14. Lahti A, Oikarinen A, Viinikka L, Ylikorkala O, Hannuksela M (1983) Prostaglandins in contact urticaria induced by benzoic acid. Acta Derm Venereol 63(5):425–427

    CAS  PubMed  Google Scholar 

  15. Lahti A, Väänänen A, Kokkonen EL, Hannuksela M (1987) Acetylsalicylic acid inhibits non-immunologic contact urticaria. Contact Dermatitis 16(3):133–135

    Article  CAS  PubMed  Google Scholar 

  16. Maibach HI, Engasser P (1988) Management of cosmetic intolerance syndrome. Clin Dermatol 6(3):102–107

    Article  CAS  PubMed  Google Scholar 

  17. Sugai T, Takahashi Y, Takagi T (1977) Pigmented cosmetic dermatitis and coal tar dyes. Contact Dermatitis 3(5):249–256

    Article  CAS  PubMed  Google Scholar 

  18. Nakavama H, Hanaoka H, Ohshiro A (1974) Allergen controlled system (ACS). Kanehara Shuppan Co, Tokyo

    Google Scholar 

  19. Jacob SE, Castanedo-Tardan MP (2008) A diagnostic pearl in allergic contact dermatitis to fragrances: the atomizer sign. Cutis 82(5):317–318

    PubMed  Google Scholar 

  20. Britz MB, Maibach HI (1979) Human cutaneous vulvar reactivity to irritants. Contact Dermatitis 5(6):375–377

    Article  CAS  PubMed  Google Scholar 

  21. Lewis FM, Harrington CI, Gawkrodger DJ (1994) Contact sensitivity in pruritus vulvae: a common and manageable problem. Contact Dermatitis 31(4):264–265

    Article  CAS  PubMed  Google Scholar 

  22. Lewis FM, Shah M, Gawkrodger DJ (1997) Contact sensitivity in pruritus vulvae: patch test results and clinical outcome. Am J Contact Dermat 8(3):137–140

    CAS  PubMed  Google Scholar 

  23. Petersen CS (1997) Lack of contact allergy in consecutive women with vulvodynia. Contact Dermatitis 37(1):46–47

    Article  CAS  PubMed  Google Scholar 

  24. Nunns D, Ferguson J, Beck M, Mandal D (1997) Is patch testing necessary in vulval vestibulitis? Contact Dermatitis 37(2):87–89

    Article  CAS  PubMed  Google Scholar 

  25. Fisher AA (1973) Allergic reaction to feminine hygiene sprays. Arch Dermatol 108(6):801–802

    Article  CAS  PubMed  Google Scholar 

  26. Gowdy JM (1972) Feminine deodorant sprays. N Engl J Med 287(4):203

    CAS  PubMed  Google Scholar 

  27. Paley K, English JC 3rd, Zirwas MJ (2008) Pterygium inversum unguis secondary to acrylate allergy. J Am Acad Dermatol 58(2 Suppl):S53–S54

    Article  PubMed  Google Scholar 

  28. Ramos L, Cabral R, Goncalo M (2014) Allergic contact dermatitis caused by acrylates and methacrylates—a 7-year study. Contact Dermatitis 71(2):102–107

    Article  CAS  PubMed  Google Scholar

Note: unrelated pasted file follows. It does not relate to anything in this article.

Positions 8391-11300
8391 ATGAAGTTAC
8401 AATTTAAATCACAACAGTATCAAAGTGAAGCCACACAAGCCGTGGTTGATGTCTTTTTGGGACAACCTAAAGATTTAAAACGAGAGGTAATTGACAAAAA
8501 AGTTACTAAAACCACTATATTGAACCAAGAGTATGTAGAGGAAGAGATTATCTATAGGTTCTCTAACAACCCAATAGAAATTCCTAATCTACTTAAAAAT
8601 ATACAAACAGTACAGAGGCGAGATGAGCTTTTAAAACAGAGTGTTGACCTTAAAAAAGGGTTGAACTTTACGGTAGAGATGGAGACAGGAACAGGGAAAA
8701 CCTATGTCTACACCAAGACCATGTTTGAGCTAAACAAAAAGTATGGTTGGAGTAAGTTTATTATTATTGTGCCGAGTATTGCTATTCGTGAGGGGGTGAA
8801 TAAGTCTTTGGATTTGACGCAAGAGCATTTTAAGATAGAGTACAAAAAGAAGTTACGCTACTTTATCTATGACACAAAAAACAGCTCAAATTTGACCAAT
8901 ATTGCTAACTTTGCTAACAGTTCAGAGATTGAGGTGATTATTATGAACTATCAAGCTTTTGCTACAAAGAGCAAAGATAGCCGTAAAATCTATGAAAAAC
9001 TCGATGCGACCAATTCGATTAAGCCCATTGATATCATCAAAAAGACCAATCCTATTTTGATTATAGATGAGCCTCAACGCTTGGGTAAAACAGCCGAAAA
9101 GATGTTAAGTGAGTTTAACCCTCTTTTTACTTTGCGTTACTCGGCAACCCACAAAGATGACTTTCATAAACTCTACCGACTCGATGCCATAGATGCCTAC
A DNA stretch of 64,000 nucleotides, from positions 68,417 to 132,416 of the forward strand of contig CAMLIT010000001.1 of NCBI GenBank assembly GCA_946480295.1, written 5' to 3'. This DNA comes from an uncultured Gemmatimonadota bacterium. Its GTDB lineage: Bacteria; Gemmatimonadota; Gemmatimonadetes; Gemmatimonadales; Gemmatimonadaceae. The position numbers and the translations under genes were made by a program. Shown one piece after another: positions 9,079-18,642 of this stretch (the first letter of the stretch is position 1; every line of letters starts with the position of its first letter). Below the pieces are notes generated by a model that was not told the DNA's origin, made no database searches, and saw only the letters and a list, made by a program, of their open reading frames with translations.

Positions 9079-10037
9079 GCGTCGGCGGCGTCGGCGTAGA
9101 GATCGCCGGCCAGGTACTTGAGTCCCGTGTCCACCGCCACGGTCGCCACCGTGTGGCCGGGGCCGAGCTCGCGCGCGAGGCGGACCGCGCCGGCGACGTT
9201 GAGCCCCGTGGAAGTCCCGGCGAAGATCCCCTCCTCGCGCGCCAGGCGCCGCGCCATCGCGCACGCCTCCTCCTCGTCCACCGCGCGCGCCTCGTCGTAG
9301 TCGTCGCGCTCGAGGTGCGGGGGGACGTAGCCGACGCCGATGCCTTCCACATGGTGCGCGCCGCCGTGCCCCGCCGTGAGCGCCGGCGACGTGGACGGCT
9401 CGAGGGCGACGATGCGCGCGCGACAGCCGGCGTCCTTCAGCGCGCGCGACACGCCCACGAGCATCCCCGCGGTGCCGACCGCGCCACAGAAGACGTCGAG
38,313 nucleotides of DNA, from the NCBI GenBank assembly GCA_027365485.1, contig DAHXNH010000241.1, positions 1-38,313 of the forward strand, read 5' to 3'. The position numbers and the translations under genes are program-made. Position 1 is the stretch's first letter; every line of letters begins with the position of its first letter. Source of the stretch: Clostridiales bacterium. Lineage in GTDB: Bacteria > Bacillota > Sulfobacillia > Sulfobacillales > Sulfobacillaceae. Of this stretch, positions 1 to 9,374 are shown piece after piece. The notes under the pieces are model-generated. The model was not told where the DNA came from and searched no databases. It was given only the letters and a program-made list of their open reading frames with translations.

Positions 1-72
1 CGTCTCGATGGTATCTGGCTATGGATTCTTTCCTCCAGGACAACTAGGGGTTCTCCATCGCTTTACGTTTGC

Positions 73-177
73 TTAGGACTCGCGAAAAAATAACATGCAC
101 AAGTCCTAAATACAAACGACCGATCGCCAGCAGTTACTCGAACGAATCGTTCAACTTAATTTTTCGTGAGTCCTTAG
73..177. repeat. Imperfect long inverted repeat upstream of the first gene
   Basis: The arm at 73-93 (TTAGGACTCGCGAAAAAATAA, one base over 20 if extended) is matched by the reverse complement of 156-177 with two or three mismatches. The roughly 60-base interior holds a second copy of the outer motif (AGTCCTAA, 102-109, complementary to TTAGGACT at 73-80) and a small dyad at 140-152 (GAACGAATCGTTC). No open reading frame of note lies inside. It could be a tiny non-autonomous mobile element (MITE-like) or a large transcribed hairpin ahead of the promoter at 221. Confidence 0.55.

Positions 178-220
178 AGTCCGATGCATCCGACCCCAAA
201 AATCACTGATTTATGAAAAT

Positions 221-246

29. Drucker AM, Pratt MD (2011) Acrylate contact allergy: patient characteristics and evaluation of screening allergens. Dermatitis 22(2):98–101

    PubMed  Google Scholar 

Download references

Author information

Authors and Affiliations

Authors

Corresponding author

Correspondence to Matthew J. Zirwas.

Ethics declarations

Conflict of Interest

The author has served as a consultant for numerous personal care product and pharmaceutical companies which are listed in the following table.

Ethical Approval

This article does not contain any studies with human participants or animals performed by any of the authors.

Matthew J Zirwas commercial relationships, updated Jan 2018.

Company Product Condition Role Recipient
Regeneron/Sanofi Dupixent Atopic dermatitis Speaker, consultant, investigator Self
Fit Bit Fitbit Fitness/activity tracker Consultant Self
Genench/Novartis Xolair Chronic urticaria Speaker Self
L’Oreal CeraVe Xerosis, dermatitis Consultant Self
Menlo Serlopitant Pruritus Consultant Self
AsepticMD AsepticMD Acne, keratosis pilaris Part owner Self
Leo Tralokinumab Atopic Dermatitis Investigator Employer
Janssen Guselkumab Psoriasis Investigator Employer
Incyte Baricitinib Atopic Dermatitis Investigator Employer
Foamix Minocycline Rosacea, Acne Investigator Employer
DS Biopharma DS107 Atopic Dermatitis Investigator Employer
UCB Bimekizumab Psoriasis Investigator Employer

Rights and permissions

Reprints and Permissions

About this article

Verify currency and authenticity via CrossMark

Cite this article

Zirwas, M.J. Contact Dermatitis to Cosmetics. Clinic Rev Allerg Immunol 56, 119–128 (2019). https://doi.org/10.1007/s12016-018-8717-9

Download citation

  • Published:

  • Issue Date:

  • DOI: https://doi.org/10.1007/s12016-018-8717-9

Keywords

  • Contact dermatitis
  • Cosmetic dermatitis
  • Allergic contact dermatitis
  • Eczema